We often hear interesting comments about minimum wage. Many people claim that minimum wage is earned by employment in the jobs that only teenagers do, and therefore should never be considered a wage earned to live on. This begs the question, if a teenager does a job, does that job mean that they are less than in our society? After all, an eighteen-year-old, while considered an adult and responsible for themselves, is still technically a teenager and therefore not worthy of a livable wage. And at what threshold is a human being considered worthy?
A minimum wage was part of the New Deal under President Roosevelt in 1938; called the Fair Labor Standards Act. This was created to stop employers from taking advantage of employees by underpaying them, and keeping them working in unhealthy and dangerous conditions. The main reason for the minimum wage was to allow employees and their families to actually be able to live on the wages they brought home. There was no talk about this only applying to the lowest wages a teenager could receive, since supposedly this teenager lived at home with parents paying for food and rent. The minimum wage was intended for an adult who would be paying for all the expenses incurred in his family’s life…food, rent, car, etc. etc.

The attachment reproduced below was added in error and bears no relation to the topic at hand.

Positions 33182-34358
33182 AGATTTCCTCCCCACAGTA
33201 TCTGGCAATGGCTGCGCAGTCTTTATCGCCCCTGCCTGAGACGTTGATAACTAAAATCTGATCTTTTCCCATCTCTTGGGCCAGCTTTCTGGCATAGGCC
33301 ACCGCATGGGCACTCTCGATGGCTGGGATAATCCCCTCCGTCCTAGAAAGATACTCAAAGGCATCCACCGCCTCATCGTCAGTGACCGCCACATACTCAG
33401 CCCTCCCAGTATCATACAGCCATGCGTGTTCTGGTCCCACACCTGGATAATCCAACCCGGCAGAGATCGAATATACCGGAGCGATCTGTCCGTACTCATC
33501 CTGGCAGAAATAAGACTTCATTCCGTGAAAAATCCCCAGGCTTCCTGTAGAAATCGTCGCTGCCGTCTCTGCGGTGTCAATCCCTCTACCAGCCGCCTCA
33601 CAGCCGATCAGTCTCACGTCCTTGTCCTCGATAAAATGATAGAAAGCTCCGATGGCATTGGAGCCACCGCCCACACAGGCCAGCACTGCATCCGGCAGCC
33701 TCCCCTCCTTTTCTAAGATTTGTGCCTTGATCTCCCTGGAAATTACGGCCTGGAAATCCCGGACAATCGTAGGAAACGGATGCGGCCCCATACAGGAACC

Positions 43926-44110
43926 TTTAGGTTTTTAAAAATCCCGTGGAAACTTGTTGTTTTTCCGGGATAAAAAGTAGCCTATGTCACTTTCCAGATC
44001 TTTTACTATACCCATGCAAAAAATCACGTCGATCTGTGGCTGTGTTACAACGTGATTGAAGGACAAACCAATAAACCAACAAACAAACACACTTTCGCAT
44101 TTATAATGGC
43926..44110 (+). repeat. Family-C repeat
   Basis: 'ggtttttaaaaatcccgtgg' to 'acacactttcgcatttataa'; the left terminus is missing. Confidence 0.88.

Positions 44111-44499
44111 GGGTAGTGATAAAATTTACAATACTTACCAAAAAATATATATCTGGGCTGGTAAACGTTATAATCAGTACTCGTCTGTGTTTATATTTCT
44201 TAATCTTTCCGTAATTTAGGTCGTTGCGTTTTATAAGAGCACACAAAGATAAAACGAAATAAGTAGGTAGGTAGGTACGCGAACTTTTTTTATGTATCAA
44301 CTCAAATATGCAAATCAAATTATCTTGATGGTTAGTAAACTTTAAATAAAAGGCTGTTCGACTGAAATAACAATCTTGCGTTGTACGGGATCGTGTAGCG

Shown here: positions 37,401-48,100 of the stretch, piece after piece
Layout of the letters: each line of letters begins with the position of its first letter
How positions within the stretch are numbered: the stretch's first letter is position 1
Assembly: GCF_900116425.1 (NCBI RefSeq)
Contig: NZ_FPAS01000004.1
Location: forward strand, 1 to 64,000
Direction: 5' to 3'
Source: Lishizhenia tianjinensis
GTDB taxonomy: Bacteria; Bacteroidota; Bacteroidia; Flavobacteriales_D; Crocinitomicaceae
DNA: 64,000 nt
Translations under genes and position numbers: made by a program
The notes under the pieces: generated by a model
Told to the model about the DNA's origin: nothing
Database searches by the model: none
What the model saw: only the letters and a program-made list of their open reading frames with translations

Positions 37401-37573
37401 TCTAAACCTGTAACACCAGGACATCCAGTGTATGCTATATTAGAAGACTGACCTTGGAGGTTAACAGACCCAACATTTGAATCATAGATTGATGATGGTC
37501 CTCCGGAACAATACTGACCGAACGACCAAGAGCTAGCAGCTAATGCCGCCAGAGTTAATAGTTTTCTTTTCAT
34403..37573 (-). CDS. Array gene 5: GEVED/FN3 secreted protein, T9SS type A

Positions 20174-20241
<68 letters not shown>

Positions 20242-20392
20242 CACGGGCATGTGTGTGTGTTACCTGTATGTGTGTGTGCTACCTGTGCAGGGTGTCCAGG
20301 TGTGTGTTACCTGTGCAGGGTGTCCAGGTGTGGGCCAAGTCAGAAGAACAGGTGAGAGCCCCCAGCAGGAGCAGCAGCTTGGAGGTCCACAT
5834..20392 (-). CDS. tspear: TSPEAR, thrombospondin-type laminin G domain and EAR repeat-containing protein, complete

Many, many people in the public eye insist that minimum wage was created for only teenagers and/or the lowest of the low jobs…fast food workers, janitors, cleaners, etc. However, as we can see from the history of how minimum wages began, this is a lie. This also begs the question, if a person does a job that requires social skills (waitress, fast food worker, janitor, etc.) why is that considered low wage? Social skills are extremely important, and there are many who make substantial yearly wealth who are obviously lacking it.
So, now that you know that minimum wage was created to support a family, do you believe that the current federal wage of $7.25 does that? Most importantly, do you believe that you could support your own family on such a wage? Let me know in the comments below.